AC/DC singer Brian Johnson was on a ‘highway to hell’ with his first car. AXS TV’s official Twitter account posted a series of rapid-fire style questions with former AC/DC lead singer and current “Life On The Road” host – Brian Johnson. An AC/DC icon was photographed with four women at a hotel. The video, entitled, “Brian Johnson’s Rock and Roll Firsts” recalls several moments throughout the AC/DC icon’s life including his first car. Brian Johnson revealed a ‘miserable failure’ last week.
As the iconic frontman recalls:
“My first car was a car my father bought for me for my seventeenth birthday – it was a Ford Popular, sit up and beg! It was a side-valve engine and it couldn’t pull ya cap off! It had three forward gears and one reverse, beige on the outside with a salmon-pink interior. It was probably the lousiest motorcar [that I ever drove]. At thirty miles per hour, it sounded like a dog with its tongue hanging out. This fucking thing didn’t move at all. Yet, it was freedom, I didn’t have to wait for a bus anymore. This was freedom, this was fantastic. Even if kids on bicycles raced passed you on the street, it was my first car.”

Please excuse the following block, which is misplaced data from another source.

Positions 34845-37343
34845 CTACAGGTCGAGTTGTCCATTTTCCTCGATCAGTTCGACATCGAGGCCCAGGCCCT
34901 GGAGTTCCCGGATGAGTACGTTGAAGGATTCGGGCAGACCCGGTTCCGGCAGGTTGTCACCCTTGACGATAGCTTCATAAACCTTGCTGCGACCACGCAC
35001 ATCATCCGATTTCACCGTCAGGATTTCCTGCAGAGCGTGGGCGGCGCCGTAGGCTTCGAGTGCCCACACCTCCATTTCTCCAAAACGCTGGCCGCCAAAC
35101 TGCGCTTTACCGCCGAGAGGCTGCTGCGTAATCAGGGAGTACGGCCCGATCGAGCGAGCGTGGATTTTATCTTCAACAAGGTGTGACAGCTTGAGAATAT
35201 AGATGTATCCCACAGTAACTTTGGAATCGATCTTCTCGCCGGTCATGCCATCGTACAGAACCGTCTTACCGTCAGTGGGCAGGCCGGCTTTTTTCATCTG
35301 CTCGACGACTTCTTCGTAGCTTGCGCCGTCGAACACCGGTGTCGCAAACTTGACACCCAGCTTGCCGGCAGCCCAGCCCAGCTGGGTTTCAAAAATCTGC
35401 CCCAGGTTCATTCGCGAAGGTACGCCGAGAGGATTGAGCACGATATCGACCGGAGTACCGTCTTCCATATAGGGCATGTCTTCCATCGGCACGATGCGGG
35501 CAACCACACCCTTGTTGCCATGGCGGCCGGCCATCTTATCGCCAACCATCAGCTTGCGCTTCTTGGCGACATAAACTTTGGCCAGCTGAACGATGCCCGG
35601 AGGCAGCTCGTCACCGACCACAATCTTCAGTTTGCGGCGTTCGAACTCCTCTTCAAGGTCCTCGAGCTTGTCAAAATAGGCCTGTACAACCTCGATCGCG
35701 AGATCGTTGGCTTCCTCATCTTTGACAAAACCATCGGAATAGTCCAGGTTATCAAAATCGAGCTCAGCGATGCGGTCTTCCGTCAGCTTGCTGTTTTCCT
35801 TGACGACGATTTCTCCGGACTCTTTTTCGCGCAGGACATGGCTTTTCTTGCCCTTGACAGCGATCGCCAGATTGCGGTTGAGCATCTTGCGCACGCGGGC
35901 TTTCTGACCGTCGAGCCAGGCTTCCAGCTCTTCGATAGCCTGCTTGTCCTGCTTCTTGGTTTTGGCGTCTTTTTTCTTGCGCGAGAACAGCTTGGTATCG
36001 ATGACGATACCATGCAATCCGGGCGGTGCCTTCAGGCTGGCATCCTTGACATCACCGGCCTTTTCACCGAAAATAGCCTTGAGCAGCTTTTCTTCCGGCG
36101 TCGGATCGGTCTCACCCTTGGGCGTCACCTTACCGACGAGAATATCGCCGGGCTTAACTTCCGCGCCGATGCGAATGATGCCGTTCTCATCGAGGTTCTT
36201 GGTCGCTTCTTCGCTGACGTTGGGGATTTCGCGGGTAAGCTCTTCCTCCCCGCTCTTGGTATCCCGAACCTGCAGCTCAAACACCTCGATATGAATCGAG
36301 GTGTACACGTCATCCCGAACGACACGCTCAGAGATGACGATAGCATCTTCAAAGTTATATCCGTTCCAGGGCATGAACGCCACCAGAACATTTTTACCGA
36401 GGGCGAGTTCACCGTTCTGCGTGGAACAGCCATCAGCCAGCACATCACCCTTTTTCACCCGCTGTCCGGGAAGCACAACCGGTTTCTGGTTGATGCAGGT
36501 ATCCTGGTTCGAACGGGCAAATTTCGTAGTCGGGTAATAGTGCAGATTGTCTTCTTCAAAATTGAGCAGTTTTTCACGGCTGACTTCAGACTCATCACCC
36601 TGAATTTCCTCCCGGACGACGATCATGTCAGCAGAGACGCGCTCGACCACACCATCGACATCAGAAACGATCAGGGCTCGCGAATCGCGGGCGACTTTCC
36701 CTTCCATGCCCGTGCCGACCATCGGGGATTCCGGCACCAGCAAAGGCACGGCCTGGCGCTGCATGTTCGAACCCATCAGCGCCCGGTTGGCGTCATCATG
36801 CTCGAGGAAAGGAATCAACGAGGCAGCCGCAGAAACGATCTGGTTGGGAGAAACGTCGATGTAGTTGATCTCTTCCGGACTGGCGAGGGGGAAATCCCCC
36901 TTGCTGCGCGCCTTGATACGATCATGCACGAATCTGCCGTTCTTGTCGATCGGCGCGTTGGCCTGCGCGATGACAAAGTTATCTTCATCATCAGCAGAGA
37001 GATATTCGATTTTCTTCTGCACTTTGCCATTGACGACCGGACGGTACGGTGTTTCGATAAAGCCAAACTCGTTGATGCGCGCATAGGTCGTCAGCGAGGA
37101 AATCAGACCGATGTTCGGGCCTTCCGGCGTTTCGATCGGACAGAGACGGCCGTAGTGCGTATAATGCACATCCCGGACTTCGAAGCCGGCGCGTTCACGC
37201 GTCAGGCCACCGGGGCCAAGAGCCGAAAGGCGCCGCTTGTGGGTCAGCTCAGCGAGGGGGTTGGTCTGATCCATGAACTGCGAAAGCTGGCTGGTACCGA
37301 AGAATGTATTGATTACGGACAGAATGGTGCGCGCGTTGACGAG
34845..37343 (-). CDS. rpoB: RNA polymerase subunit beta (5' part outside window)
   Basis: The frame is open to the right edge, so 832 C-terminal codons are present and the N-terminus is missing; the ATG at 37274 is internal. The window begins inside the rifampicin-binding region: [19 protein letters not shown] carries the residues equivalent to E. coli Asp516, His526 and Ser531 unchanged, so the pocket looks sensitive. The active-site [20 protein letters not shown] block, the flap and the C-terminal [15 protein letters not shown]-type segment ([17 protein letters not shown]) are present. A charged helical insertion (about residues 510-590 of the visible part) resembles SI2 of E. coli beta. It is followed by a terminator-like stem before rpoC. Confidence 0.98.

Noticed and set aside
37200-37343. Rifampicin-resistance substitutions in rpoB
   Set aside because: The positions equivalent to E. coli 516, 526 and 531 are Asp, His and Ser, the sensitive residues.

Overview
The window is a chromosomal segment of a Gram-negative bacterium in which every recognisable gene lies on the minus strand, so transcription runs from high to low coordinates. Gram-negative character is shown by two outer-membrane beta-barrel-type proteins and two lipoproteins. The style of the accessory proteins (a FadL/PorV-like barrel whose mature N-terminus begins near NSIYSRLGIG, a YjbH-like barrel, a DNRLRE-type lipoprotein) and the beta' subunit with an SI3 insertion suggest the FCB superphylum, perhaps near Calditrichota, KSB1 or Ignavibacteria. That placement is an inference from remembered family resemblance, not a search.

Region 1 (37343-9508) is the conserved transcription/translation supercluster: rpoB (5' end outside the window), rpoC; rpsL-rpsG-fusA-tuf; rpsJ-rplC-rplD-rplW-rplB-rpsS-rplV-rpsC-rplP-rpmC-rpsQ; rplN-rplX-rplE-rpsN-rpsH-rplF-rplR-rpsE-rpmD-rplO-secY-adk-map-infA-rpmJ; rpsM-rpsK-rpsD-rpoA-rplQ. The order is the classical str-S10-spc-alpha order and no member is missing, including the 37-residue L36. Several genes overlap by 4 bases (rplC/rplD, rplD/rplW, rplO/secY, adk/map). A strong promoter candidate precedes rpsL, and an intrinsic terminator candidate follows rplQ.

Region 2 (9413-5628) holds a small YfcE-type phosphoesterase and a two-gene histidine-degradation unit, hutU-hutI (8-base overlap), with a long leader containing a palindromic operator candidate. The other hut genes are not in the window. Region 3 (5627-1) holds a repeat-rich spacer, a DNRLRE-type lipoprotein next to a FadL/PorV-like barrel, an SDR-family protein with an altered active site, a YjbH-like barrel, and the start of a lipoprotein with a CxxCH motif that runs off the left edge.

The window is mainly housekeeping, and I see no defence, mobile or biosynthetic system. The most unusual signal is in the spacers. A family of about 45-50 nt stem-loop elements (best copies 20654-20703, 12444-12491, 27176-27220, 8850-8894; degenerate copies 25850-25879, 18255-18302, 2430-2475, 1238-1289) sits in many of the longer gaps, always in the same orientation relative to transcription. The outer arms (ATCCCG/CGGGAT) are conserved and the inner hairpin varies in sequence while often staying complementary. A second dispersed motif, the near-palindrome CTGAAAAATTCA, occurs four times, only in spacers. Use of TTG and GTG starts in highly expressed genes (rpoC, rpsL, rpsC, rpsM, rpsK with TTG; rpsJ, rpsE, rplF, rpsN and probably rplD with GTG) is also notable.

In other AC/DC news, fans on the upcoming AC/DC fan forum -ACDCfans.net was discussing the merits of AC/DC’s 1985 studio album “Fly on the Wall” and if the album still holds up today.
Gaolbreak said: “Love Fly. A great fun, dumb, rockin party album.”
Geordie_boot_boy posted: “It has a rogueish charm. Sink the Pink is a particular highlight. However, when I first put the album on I thought there was a problem with the speakers – I’m like it sounds all muddy.”
An AC/DC icon recently revealed a creepy Angus Young photo. Cannon chipped in by saying: “I know the crowd of “the worst AC/DC is better than anything else” drives folks nuts, but I don’t believe they have one album that is not at least a “good” rock album based on its own merits, including Fly. When you consider they have some of the best albums in all of rock history and start comparing their catalog within itself…..then some such as Fly tumble fast. I like the songs, but it’s hard to understand how the band did their own producing on Flick, then came to the sound of Fly 2 years later. Fly is not my go-to album in the car driving or in my home. However, for some reason I absolutely love it cranked as loud as it will go when working out in the gym. Dumb fun is a great description. I guess everything has its place.”